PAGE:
Quzah.
    Hope is the first step on the road to disappointment.

  9. #9
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    now, i post my full code below:
    Code:
    #include <stdio.h>
    #include <stdlib.h>
    #include <time.h>
    #define max(a,b) ((a)>(b)?(a):(b))
    #define min_range 1
    #define max_range 20
    							   
    int **make2darray(int x, int y)
    {
    	int i;
    	int **array;
    	array = (int**)malloc(x*sizeof(int*));
    	for (i = 0; i < y; i++)
    		array[i] = (int*)malloc(y*sizeof(int));
    	return array;
    }
    
    void init(int **a, int n)
    {
    	int i, j;
    	FILE *f;
    	srand(time(NULL));
    	f = fopen("FindMaxValue.dat", "w");
    	fprintf(f, "%d\n", n);
    	for (i = 0; i < n; i++) {
    		for (j = 0; j < n; j++) {
    			a[i][j] = rand()%(max_range-min_range+1)+min_range;	
    			fprintf(f, "%d ", a[i][j]);
    		}
    		fprintf(f, "\n");
    	}
    	fclose(f);
    }
    
    int FindMaxValue(int **a, int n)
    {
    	int i, j;
    	int **valueA;
    	valueA = make2darray(n, n);
    	for (i = 0; i < n; i++)
    		for (j = 0; j < n; j++)
    			valueA[i][j] = 0;
     	
    	for (i = 1; i < n; i++) {
    		valueA[0][i] = a[0][i-1]+a[0][i];
    		valueA[i][0] = a[i-1][0]+a[i][0];
    	}
    	for (i = 1; i < n; i++)
    		for (j = 1; j < n; j++)
    			valueA[i][j] = max(valueA[i][j-1], valueA[i-1][j]) + a[i][j];
    	return valueA[n-1][n-1];
    }
    
    int main()
    {
    	int **a;
    	int n, BestValue;
    	FILE *f;
    	printf("n = ");
    	scanf("%d", &n);
    	a = make2darray(n, n);
    	init(a, n);
    	BestValue = FindMaxValue(a, n);
    	f = fopen("FindMaxValue.out", "w");
    	fprintf(f, "%d\n", BestValue);
    	fclose(f);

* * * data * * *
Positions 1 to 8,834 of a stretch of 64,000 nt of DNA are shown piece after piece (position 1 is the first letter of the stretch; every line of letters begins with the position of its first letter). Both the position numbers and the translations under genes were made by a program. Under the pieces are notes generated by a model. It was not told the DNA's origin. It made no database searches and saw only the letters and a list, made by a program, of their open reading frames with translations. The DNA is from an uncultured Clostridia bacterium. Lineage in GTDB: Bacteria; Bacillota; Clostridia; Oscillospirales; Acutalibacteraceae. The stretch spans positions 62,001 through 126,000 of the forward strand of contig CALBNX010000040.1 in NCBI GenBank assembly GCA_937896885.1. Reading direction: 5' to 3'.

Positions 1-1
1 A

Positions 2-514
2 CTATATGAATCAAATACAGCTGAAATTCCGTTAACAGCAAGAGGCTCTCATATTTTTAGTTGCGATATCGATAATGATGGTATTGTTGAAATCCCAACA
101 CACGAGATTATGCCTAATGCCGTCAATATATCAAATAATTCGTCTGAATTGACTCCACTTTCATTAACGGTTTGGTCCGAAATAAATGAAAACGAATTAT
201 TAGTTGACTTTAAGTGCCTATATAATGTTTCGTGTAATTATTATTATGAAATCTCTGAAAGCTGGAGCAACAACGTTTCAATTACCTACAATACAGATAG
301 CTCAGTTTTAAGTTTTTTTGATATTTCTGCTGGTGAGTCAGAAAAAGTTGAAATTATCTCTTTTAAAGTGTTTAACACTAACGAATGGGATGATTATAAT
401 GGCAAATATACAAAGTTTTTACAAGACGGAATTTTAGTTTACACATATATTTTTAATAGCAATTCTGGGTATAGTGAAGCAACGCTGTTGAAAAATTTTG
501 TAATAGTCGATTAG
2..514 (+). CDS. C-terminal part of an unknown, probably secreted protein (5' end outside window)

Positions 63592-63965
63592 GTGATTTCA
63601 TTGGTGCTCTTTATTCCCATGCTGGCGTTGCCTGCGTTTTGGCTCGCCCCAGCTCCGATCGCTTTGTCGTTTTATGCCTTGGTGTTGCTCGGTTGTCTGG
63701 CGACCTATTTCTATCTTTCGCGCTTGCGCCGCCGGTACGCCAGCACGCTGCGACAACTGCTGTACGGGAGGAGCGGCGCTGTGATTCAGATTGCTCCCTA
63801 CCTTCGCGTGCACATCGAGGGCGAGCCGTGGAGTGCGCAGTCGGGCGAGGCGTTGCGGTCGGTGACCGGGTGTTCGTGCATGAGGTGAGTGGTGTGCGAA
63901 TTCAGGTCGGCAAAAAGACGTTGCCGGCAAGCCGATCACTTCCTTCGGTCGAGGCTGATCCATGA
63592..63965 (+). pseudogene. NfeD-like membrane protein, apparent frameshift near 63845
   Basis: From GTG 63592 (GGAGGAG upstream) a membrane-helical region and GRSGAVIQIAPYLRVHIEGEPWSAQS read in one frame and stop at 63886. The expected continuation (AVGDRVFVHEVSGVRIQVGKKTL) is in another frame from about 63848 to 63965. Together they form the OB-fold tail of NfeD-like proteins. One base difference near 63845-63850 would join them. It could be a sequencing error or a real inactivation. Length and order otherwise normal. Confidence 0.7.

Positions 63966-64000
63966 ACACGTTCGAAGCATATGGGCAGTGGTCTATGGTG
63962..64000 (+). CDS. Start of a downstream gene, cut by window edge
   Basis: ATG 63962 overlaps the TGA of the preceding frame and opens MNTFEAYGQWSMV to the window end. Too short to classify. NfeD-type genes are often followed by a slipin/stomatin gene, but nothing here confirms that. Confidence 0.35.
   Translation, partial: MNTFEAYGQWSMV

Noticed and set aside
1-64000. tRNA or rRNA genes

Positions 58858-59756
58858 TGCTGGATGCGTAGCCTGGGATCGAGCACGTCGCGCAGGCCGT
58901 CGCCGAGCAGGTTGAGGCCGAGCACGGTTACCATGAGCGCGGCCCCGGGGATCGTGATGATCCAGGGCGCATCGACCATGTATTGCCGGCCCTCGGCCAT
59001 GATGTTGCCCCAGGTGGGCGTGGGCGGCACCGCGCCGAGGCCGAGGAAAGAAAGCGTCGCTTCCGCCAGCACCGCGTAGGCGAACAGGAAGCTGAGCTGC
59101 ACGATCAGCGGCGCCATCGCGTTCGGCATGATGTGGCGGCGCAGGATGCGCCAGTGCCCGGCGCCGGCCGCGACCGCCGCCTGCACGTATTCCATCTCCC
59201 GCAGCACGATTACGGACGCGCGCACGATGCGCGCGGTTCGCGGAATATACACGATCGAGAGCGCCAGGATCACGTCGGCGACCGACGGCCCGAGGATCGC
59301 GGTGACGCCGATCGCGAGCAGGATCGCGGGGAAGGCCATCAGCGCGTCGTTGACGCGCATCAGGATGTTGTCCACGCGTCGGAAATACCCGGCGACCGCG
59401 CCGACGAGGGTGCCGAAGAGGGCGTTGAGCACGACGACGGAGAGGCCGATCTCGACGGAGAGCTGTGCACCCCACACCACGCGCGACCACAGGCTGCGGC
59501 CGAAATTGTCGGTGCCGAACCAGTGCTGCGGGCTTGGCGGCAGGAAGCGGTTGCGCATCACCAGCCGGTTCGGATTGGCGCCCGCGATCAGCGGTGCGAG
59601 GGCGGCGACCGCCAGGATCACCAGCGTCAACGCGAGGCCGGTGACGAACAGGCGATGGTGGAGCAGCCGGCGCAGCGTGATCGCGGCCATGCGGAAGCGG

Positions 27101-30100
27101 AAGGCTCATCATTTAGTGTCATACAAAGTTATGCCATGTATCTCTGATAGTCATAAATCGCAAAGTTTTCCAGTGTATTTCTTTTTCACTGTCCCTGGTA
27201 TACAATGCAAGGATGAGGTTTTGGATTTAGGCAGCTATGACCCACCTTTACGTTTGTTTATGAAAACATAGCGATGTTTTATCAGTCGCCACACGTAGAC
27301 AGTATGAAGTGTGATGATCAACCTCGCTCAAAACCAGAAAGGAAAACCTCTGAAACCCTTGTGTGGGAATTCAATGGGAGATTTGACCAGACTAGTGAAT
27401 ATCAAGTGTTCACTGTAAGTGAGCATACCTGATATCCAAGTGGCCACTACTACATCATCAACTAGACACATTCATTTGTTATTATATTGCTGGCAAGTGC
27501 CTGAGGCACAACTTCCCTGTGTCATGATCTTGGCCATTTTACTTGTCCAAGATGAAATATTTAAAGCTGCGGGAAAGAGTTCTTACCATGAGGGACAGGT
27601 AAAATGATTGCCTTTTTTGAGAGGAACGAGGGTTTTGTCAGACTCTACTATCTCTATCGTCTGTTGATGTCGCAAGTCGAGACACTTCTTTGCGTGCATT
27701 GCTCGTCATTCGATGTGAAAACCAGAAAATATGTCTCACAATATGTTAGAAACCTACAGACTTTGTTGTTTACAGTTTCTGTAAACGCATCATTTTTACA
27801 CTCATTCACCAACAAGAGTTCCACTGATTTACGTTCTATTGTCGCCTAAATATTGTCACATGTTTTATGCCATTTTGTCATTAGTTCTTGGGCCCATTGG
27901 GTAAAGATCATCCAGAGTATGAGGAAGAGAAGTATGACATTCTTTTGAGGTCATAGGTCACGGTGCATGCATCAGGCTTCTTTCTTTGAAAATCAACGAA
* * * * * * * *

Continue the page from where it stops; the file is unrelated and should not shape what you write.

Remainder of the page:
return 0;
    }
    at this moment, i know why it doesn't work when do this action void init(**array, n);. because the **array was going to destory(free) the memory when it had ran the init function, right? thus i have to allocate at main function.
    but may you tell how that, how can i allocate 2darray at other function and then pass by refernece.

  10. #10
    ATH0 quzah's Avatar
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    We've already told you how to do it. Pass a pointer to it. Also, stop typecasting malloc. Read the FAQ if you want to know why it's wrong.

    Also, why do you think it should destroy any memory in your init function? You don't free anything there. You simply use what you're passing to it. Why would that be destroying anything?

    Why are you making a new array inside of FindMaxValue? Oh, by the way, you don't actually free anything you allocate.


    Quzah.
    Hope is the first step on the road to disappointment.

  11. #11
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    Quote Originally Posted by quzah
    In either case, they work exactly the same. You test a return value to see if your resize failed. If not, you know that you can't treat it as a different size. If so, you can.

    Quzah.
    Yes, but as I mentioned (I think I did) it is a style decision. I personally prefer not to make an extraneous variable just to hold the return value so I can see whether to do the assignment or not, I prefer the first method myself. Again it is a design/style decision, I am not saying one is right, I am simply saying I think one is cleaner and more efficient, that is all. As to avoid a long argument I mean "more efficient" in that the extra variable doesn't have to be created in the stack frame, even if you argued the compiler could enregister it that is fine but to do so means depriving another variable of using that register, perhaps a more deserving one, and I believe since there is an alternative that avoids this problem all together it is preferable.


    Mezzano